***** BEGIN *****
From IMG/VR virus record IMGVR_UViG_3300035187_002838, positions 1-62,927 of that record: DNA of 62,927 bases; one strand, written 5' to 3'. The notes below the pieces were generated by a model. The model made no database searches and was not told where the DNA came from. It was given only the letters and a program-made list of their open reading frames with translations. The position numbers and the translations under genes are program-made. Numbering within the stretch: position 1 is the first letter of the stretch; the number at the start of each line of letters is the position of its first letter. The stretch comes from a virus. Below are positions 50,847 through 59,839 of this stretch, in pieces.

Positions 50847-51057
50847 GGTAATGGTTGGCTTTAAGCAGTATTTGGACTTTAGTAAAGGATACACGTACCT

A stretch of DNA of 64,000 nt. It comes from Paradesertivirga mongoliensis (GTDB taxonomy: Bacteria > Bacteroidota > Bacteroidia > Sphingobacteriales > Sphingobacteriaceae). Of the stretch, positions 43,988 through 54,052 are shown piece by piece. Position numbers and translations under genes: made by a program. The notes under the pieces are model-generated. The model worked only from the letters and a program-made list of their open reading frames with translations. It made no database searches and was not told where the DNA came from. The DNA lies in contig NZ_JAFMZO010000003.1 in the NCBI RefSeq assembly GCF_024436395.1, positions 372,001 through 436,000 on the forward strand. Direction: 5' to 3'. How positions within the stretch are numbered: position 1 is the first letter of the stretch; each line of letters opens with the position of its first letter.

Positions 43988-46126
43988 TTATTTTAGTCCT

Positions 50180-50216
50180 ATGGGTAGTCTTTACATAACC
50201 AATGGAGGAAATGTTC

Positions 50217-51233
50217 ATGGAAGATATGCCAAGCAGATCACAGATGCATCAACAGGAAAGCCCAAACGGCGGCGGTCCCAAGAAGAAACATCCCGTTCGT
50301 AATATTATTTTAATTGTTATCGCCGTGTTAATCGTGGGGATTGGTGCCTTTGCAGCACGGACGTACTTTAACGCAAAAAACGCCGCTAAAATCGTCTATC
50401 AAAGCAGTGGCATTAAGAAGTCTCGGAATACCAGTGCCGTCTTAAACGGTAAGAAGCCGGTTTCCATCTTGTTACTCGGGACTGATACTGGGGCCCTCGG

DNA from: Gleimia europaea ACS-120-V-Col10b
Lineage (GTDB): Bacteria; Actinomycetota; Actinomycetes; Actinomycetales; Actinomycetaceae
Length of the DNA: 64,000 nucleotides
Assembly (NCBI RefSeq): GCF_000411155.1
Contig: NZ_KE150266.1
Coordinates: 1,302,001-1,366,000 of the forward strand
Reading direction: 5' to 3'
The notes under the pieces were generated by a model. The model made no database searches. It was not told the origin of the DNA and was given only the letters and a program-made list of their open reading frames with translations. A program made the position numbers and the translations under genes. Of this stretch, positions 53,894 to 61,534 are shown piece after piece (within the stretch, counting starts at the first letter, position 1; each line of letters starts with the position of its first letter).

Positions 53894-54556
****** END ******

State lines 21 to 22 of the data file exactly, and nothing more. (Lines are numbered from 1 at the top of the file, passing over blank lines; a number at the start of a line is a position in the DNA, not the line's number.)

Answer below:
The notes under the pieces were generated by a model. The model made no database searches. It was not told the origin of the DNA and was given only the letters and a program-made list of their open reading frames with translations. A program made the position numbers and the translations under genes. Of this stretch, positions 53,894 to 61,534 are shown piece after piece (within the stretch, counting starts at the first letter, position 1; each line of letters starts with the position of its first letter).

Positions 53894-54556